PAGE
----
Friday, August 31, 2007

Why Do So Many Americans Dislike Academe? Evan Goldstein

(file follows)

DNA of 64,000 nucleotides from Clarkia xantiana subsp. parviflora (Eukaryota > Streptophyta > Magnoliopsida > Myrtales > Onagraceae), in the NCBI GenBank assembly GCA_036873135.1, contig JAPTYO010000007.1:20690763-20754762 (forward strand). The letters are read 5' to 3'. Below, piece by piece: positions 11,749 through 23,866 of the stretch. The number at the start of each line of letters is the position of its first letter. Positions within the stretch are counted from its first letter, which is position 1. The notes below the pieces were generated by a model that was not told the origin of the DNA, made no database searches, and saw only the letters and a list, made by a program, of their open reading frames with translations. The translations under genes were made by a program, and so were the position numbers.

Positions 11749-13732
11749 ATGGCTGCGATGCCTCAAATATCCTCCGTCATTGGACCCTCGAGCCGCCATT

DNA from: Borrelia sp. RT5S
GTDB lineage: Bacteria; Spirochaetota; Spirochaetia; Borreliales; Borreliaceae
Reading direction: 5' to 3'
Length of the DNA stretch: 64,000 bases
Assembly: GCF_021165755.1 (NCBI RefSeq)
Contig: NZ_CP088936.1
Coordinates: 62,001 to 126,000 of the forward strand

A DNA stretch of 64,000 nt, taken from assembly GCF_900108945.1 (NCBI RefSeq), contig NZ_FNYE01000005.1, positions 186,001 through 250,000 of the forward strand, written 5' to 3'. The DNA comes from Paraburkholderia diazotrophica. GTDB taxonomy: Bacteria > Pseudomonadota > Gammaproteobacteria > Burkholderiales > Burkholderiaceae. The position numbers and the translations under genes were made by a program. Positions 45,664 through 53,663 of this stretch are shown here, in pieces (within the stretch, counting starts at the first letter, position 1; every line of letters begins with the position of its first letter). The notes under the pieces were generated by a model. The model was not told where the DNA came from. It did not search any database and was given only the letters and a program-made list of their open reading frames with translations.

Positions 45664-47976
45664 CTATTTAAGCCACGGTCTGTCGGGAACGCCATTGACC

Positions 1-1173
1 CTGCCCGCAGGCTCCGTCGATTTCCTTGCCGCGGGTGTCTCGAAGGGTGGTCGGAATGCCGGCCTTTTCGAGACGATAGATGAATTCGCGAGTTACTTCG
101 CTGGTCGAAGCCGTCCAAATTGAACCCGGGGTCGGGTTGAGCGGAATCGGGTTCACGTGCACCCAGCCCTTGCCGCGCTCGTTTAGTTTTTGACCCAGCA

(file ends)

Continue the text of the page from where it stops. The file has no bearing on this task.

Why Do So Many Americans Dislike Academe? The prospect of promotion to the status of full professor has Timothy Burke in a reflective mood. In particular, he has been thinking about why he has maintained his blog, Easily Distracted, for the past five years. Burke, who teaches at Swarthmore, describes his blogging as an effort to better understand how the society at large relates to academe. 'I blog because I want to understand how we’re seen, to hone my own ability to enter a wider public conversation, and to think about what it is that scholars and educators need to do to reform their own practices,' Burke writes. 'I want to understand where we are at fault, where public critics of academia may be mistaken or malicious in their views, and where we’re entangled in some much more complex social matrix that isn’t easily encompassed by debates within the public sphere.' Burke argues that 'all that is valuable and productive about higher now very much at stake politically in a way that it has not been in Western society since the mid-19th century.' In a very lengthy post, which is worth the effort of reading in full, Burke explores why Americans are so dismissive or hostile to academic institutions and academic professionals.

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